End of Life Directives – The Debate Continues

I know, I know. In this week of holy cows coming down to earth and aging actresses shaking their chubby navels, it seems boring to get back to dying-related problems. I try not to do follow-ups, but last week’s article raised quite some hackles. Many on the other side of 60 and 70 wrote in and were quite adamant that their wishes regarding end-of-life (EOL) directives should be followed, come what may.

Clearly, prolonging a life without dignity is not right…in principle. But I wrote the article last week because of the angst felt by a couple of friends in the recent past, when they had to decide how to handle their dying parents and their wishes. It is all very well for people to leave such “living wills” and do-not-resuscitate (DNR) letters. But if you look at it from the perspective of the relatives who have to take decisions based on these directives, the mental and emotional trauma they have to go through, especially if they are not reconciled to letting their near and dear ones go, can be tremendous. In that context, if the son or daughter decides to try one last time, how can that be considered “wrong”? How can people load guilt on an already stressed individual who in any case is trying to balance multiple counter-points and one-anna advices from “well-meaning” relatives?

I repeat. When it comes to following EOL and DNR wishes, if the relative is unable to do so, then he/she should not be castigated for taking that judgment call.

I also received emails blaming doctors for keeping patients alive in the ICUs for many days, with the sole intent of making money. And while that may be true in some instances, it is unfair to the medical profession to make such sweeping statements.

Two arguments!

To be crude and blunt, the most money to be made out of a seriously ill patient in the ICU is in the first few days when a large number of tests and procedures are to be done. Beyond four-five days, the patient actually becomes an opportunity cost, paying only bed and some routine laboratory and medicine charges, when another more seriously ill patient could have generated more revenue in his/her place. And so the argument that a doctor keeps a patient in the ICU artificially alive for many days just to make money, especially when even average ICUs in this city have no beds at most times, doesn’t make sense, purely from a business perspective.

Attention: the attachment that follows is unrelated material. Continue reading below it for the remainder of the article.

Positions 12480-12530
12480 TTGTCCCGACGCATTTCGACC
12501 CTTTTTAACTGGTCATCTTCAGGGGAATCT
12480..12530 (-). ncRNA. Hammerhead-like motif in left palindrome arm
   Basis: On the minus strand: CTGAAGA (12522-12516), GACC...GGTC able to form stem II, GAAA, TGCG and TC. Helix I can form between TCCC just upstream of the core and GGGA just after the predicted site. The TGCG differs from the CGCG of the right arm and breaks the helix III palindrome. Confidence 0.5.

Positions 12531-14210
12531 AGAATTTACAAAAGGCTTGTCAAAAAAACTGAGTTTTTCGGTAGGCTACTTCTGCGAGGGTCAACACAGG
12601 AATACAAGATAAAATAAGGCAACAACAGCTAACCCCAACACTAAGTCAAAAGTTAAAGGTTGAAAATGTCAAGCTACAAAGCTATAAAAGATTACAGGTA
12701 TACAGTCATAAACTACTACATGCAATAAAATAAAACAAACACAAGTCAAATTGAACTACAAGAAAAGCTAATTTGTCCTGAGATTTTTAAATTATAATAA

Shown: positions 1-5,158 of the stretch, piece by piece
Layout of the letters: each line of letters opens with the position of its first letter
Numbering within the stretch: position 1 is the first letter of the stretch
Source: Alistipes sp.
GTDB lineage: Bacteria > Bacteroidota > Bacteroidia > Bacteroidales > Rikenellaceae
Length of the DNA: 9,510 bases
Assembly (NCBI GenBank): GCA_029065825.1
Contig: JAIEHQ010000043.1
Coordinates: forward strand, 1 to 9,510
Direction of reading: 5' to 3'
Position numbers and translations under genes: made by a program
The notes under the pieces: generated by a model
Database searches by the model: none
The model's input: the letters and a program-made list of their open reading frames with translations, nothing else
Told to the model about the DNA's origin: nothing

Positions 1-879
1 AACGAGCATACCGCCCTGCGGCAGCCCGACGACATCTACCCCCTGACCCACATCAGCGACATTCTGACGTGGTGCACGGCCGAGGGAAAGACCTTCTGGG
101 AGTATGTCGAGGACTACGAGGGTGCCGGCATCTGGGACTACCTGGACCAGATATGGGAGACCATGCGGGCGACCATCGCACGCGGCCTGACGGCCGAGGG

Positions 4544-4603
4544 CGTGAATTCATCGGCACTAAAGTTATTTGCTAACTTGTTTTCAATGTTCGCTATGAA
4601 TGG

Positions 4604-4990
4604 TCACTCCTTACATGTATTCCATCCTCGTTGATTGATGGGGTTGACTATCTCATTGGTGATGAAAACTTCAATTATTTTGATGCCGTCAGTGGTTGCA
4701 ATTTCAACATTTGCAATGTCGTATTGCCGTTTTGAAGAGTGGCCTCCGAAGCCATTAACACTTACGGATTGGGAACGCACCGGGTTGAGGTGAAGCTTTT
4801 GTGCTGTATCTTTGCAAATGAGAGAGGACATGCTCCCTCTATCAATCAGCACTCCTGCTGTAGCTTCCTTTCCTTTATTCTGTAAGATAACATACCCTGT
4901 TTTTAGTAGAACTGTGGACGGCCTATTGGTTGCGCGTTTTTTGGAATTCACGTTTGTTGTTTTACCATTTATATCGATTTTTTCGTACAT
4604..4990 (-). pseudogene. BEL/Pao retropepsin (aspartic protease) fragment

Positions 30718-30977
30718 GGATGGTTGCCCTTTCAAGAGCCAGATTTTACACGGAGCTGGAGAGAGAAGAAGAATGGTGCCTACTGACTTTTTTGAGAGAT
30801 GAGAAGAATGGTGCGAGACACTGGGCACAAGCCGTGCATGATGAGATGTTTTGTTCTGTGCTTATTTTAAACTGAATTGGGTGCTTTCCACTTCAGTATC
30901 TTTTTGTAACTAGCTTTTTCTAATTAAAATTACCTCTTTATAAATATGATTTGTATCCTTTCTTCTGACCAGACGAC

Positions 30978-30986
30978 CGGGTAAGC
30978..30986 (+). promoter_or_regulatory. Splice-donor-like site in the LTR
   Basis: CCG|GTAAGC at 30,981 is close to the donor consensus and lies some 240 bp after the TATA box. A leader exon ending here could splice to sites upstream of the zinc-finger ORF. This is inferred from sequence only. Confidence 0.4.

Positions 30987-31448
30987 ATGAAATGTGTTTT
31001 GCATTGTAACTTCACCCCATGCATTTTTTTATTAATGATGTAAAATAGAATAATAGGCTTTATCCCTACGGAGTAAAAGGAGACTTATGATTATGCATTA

More importantly, doctors are trained to “save” patients. Their entire training is geared towards keeping patients alive, not letting them die. In that context, if the doctor wants to keep trying, even when there is just that little hope left, it is insane to blame him for doing so and to assume that all these efforts are just to make a little more money. And honestly, if you truly believe that there is no further hope for the “dying” relative, you should have the guts to tell the doctor to stop trying and ask to take the patient away…to have the courage to take a decision that may eventually lead to that relative’s demise. It’s a tough call to make…not just for you, but for the doctor as well!

It is a complicated issue. 1200 words can’t do justice to it. But to blame doctors or relatives for not adhering to EOL directives, for trying everything possible to revive a patient, holding onto the most slender hope…and assuming there are ulterior motives…is unfair!


  • suraiya merchant wrote: